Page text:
By BBC political correspondent Ben Wright

These comments are definitely unhelpful - and a window into Brussels thinking.

But Jose Manuel Barroso is on his way out - he's the outgoing president and a whole new commission will take over next month.

And in several areas where David Cameron wants to renegotiate, he has allies in Europe.

On restricting benefits that EU migrants can claim, his concern is shared in several capitals - most importantly Berlin.

I think there is some support for returning powers from Brussels to national governments.

But the big hurdle is this question of free movement of existing EU citizens which Mr Cameron is now talking about - even though we don't have a clear policy proposal from the government.

A change of treaty would be impossible, I think.

There could be an attempt to change the directive that puts the freedom into practice but that would require agreement by EU leaders and the parliament.

The incoming commission president Jean-Claude Juncker has said he is prepared to make a "fair deal" with Britain. But it won't be at any price.


'Total free movement'

Mr Shapps said Mr Barroso had "dismissed" the UK, adding: "If he can dismiss us... then every other country in the EU ought to look out because apparently no country means anything to him."

Speaking on the BBC's Sunday Politics, Mr Shapps said "a whole bunch of things" needed to change in the EU, of which immigration control was "one of the important ones".

Image copyright PA
Image caption The government wants to get net migration below 100,000 a year

He said: "[Mr] Barroso is only the latest person from Europe to tell us we will never get what we want."

Mr Shapps said "there are lots of impossible things that we have negotiated" including a cut to the EU budget.

UKIP leader Nigel Farage said there was no way of limiting European migration while the UK remained an EU member.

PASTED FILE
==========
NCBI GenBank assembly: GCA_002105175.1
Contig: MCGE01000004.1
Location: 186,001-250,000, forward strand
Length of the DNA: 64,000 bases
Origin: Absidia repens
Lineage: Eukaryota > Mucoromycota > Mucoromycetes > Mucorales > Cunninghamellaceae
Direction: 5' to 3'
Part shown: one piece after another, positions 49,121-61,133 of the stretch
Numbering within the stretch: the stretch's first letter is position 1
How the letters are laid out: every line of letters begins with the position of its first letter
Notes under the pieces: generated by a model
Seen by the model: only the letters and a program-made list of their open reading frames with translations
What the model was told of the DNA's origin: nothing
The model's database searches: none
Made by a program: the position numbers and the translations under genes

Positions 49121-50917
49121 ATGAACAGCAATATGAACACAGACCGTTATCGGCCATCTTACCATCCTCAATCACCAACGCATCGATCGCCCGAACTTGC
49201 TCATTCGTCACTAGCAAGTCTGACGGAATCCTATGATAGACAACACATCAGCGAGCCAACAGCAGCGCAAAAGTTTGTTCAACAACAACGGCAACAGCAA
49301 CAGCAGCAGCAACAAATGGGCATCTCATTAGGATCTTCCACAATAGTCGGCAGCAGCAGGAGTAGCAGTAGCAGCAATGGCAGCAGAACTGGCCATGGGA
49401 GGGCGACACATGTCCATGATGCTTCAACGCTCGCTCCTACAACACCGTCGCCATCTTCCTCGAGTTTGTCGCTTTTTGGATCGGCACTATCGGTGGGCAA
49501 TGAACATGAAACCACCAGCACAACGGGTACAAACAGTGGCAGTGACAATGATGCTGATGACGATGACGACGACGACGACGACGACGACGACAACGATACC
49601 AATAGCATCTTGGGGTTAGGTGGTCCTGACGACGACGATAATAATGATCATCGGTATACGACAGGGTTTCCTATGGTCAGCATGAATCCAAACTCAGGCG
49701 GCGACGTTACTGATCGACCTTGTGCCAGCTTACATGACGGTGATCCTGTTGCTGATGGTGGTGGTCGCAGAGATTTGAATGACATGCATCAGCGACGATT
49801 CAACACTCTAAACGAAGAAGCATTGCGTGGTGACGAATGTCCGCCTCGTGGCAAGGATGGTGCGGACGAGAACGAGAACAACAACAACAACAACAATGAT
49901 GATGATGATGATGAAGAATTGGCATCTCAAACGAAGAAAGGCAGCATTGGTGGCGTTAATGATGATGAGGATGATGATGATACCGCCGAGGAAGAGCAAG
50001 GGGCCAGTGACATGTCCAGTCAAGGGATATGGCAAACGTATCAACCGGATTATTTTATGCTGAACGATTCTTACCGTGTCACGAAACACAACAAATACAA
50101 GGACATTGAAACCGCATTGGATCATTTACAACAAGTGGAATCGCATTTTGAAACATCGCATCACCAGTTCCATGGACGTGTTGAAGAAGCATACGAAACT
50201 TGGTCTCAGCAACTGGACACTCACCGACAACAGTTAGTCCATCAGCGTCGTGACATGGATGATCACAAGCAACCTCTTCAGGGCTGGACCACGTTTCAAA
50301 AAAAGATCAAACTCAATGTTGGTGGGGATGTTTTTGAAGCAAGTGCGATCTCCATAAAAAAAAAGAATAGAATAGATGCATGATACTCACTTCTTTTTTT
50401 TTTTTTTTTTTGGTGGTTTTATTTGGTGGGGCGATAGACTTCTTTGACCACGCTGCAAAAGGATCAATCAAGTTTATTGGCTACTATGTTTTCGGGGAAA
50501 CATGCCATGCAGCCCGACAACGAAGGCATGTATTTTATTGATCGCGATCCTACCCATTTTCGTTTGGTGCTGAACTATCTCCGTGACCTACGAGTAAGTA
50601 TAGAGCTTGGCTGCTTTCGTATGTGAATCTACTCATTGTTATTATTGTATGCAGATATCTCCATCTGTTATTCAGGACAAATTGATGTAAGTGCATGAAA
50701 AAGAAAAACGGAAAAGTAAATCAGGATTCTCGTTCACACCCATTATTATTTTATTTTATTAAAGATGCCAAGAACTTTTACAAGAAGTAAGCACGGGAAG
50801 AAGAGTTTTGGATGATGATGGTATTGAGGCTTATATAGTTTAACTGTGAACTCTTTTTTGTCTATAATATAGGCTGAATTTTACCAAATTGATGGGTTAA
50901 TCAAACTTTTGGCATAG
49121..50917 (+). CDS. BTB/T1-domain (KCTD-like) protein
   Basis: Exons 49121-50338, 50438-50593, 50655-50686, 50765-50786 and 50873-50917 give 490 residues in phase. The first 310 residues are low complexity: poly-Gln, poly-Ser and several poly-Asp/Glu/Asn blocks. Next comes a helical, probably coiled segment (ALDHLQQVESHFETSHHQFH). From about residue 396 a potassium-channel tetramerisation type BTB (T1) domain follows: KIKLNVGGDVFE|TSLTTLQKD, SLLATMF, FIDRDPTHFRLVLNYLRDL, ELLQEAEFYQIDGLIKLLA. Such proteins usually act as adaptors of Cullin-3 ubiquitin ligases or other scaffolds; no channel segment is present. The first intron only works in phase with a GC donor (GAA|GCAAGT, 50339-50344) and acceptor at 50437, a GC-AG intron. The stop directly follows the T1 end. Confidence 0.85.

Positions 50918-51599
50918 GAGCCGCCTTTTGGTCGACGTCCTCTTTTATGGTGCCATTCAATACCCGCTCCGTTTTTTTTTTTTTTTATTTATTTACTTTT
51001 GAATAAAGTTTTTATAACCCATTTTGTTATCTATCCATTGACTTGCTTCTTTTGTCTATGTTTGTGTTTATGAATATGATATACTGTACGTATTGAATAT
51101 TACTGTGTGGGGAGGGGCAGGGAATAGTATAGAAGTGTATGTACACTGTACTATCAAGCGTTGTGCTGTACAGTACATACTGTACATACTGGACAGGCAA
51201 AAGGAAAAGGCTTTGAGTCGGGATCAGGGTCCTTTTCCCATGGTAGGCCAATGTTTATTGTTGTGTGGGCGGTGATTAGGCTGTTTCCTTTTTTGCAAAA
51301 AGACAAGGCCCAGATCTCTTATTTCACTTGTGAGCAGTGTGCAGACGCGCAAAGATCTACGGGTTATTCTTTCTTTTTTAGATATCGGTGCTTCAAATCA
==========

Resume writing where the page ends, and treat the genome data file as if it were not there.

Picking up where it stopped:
"Do not take Mr Barroso's comments on their own," he said. "Everyone in Brussels... says the same thing.

"We are committed by treaty - we have been since 1973 - to total free movement of peoples within the European Union."

Non-negotiable

The level of net migration stands at more than twice the government's target of 100,000 a year.

International Development Secretary Justine Greening told Sky's Murnaghan programme: "Free movement of labour was never meant to be an unqualified principle, irrespective of how it might have worked on the ground.

"We do need to see action taken in relation to negotiation with the EU."

She said the government was "taking a fundamental look at some of the rules that allow unrestricted immigration".

Eurosceptic Conservative MP John Redwood said he understood work had been going on "for some time" to come up with ways to limit migration from the EU.

But the BBC's Mark Mardell said a senior Brussels source had told him Mr Cameron's plan was "complete nonsense legally and economically".

Mats Persson, director of Open Europe, a think tank that calls for EU reform, said free movement was "the most basic principle perhaps of European Union membership, so you are effectively saying to the EU 'we want to renegotiate one of your founding principles'".